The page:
From Arthur Ellis Award–winning, Grand Master of Crime Writers, and “the queen of Canadian crime fiction” (Winnipeg Free Press) comes the newest installment in the Joanne Kilbourn series
A dark secret threatens the future of the Shreve family
It’s August 24 and Joanne Shreve and her husband, Zack, are savoring the last lazy days of summer and looking forward to the birth of a new grandchild; involvement in the campaign of Ali Janvier, a gifted politician with a solid chance of becoming the province’s next premier; and the debut of Sisters and Strangers, the six-part series Joanne co-wrote that focuses on her early life. The series is the flagship of a new slate of programming, and MediaNation is counting on a big return. Joanne and Zack’s stake in the series’s success is personal. Their daughter, Taylor, is in a relationship with one of the show’s stars, and Vale Frazier is already like family to them.
It seems the “season of mist and mellow fruitfulness” will be a bountiful one for the Shreves. But when a charismatic young woman wearing a grief amulet that contains a lock of her dead brother’s hair and a dark secret becomes part of their lives, the success of Sisters and Strangers and the future of Taylor and Vale’s relationship are jeopardized, and only Joanne and Zack can put an end to the threat.
The event had been a triumph, but an old political friend once warned me that when a campaign appears to be going too well, somewhere there’s a dragon crawling out of its lair, heading towards your candidate with bedlam on its mind.
Our dragon wasted no time making its appearance. Alison may have been a political novice, but she could judge when applause had reached its peak. When she was handed a John Deere cap, she donned it, waved one last time to the crowd and started towards the back of the stage. There was a tangle of wire cables on the floor. Alison did a quick check to make sure her path was clear, then someone in the crowd called her and she turned towards them. When Alison’s attention shifted, a young blond man in a spiffy golf shirt leaned against the edge of the stage and pushed the tangle of cables into her path.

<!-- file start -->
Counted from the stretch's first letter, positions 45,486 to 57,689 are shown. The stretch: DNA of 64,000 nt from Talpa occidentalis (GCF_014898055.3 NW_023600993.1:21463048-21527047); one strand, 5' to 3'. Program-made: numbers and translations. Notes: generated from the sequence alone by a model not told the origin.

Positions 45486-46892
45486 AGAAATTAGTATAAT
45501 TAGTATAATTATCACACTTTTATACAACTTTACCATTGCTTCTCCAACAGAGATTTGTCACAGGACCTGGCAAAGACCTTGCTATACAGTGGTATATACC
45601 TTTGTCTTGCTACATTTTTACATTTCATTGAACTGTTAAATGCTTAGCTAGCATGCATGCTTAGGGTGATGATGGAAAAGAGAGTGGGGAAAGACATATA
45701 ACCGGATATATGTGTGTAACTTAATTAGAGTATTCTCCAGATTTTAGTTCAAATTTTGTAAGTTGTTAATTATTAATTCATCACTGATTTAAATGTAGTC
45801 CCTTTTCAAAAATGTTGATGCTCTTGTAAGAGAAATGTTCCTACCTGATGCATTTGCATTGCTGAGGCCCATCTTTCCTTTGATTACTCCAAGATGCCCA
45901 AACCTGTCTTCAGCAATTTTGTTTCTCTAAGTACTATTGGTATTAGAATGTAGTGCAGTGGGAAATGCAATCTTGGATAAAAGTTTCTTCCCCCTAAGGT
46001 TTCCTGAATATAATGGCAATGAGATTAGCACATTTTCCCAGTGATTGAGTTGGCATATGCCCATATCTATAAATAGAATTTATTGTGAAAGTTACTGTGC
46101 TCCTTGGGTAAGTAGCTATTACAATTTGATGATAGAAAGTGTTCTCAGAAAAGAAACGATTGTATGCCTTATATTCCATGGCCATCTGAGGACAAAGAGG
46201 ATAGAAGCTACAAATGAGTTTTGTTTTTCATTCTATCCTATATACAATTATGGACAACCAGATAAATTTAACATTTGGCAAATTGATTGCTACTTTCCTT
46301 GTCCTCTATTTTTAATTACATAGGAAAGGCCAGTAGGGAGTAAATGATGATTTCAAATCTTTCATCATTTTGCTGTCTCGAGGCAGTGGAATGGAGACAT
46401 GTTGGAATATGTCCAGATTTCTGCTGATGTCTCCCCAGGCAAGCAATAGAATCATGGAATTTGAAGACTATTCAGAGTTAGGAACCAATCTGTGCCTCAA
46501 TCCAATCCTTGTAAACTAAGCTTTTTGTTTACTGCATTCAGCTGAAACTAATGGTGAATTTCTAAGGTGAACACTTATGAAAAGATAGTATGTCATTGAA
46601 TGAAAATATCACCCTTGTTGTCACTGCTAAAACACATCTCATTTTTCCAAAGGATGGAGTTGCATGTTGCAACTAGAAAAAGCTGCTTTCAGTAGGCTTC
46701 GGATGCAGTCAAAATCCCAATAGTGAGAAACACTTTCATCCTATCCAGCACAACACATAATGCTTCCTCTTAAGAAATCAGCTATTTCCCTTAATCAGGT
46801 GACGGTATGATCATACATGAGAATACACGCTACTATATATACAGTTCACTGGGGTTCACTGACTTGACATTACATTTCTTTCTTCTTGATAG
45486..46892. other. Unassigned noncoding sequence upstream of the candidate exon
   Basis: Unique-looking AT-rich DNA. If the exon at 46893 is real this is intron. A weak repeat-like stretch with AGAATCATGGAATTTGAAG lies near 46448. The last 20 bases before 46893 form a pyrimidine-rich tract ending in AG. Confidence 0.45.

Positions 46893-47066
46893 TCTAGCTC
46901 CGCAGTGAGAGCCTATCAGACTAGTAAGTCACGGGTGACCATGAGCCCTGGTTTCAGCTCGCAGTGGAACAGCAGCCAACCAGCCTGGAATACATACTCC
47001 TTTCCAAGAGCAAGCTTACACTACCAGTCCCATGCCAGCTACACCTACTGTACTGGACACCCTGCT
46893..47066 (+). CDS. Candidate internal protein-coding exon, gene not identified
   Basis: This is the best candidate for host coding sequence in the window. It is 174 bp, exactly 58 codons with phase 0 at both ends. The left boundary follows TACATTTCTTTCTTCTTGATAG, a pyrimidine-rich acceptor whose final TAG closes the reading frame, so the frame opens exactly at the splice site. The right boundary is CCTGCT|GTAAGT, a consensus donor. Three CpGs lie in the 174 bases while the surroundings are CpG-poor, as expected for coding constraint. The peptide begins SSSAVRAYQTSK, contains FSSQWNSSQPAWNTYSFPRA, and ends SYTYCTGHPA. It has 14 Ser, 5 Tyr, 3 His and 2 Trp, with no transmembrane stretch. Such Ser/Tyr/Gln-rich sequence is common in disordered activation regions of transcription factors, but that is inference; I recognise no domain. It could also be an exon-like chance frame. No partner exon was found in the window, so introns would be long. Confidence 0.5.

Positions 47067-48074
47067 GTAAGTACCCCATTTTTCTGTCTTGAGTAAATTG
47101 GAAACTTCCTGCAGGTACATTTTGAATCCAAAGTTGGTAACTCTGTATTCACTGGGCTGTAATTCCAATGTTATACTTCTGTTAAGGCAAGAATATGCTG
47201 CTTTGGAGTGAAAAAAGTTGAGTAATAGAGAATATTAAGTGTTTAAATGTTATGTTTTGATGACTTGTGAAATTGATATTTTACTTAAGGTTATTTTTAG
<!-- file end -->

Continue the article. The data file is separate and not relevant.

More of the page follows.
What happened next was a blur. When Alison turned in the direction that would take her off stage, her foot caught on the wires, and she fell forward. It was a hard fall and for a few agonizing seconds, she was motionless. Maisie handed Colin to Zack, and pushed herself onto the stage and knelt beside Alison, murmuring her nameThe man in the golf shirt pulled out his phone and started taking pictures of Alison lying face down on the stage. Jill had her phone out too, but her camera was pointed at the man, and she was moving towards him.
When she was close enough to be heard, Jill said, “Delete that video,” and her tone was flinty. As soon as I saw the young man’s face, I knew he was Clay Evanson. His likeness to his mother was remarkable, but where Lori’s face radiated innocence; her son’s face was dark with arrogance and anger. He had a press pass on a lanyard around his neck, He grabbed the pass and flashed it at Jill. “I’m a journalist with MediaNation,” he said.
“That’s a coincidence,” Jill said, pulling her photo ID out of her purse and waving it at Clay. “I work for MediaNation too. Delete the video. ”
Clay Evanson held his press pass closer to Jill. “Read the name of this ID. ”
Jill glanced at the name and shrugged. “I heard you had a summer internship here, Clay. Those internships are a great opportunity for professionals to assess what an intern could bring to our profession. Our CEO would be very disappointed to see that video of you deliberately obstructing Alison Janvier’s path, so you could create a clip that shows her falling flat on her face. ”
Clay was sputtering. “Hugh Fairbairn is the CEO, and he’s also my grandfather. I could have you fired. ”
Jill’s voice was even. “Hugh and I go way back,” she said. ”He’s a pragmatist He would never fire a colleague for showing him that one of his budding journalists needs a refresher course in ethics. Do yourself a favour — delete that tape. ”
Clay’s peaches and cream complexion was mottled by anger. “You really are a c-nt,” he said.
“Strike three,” Jill said, and she touched her phone’s keypad. “Time to let Hugh see you in action. ”
Clay’s mouth twisted. “Don’t,” he said. He tapped his keypad. “There. It’s deleted. Now you delete yours. ”
Jill was derisive. “No way,” she said. “First rule of journalism: Preserve the evidence. ”
Clay spat out the word ‘c-nt’ again, then stalked off.
“A limited vocabulary,” Jill said mildly. “He’ll have to work on that. ”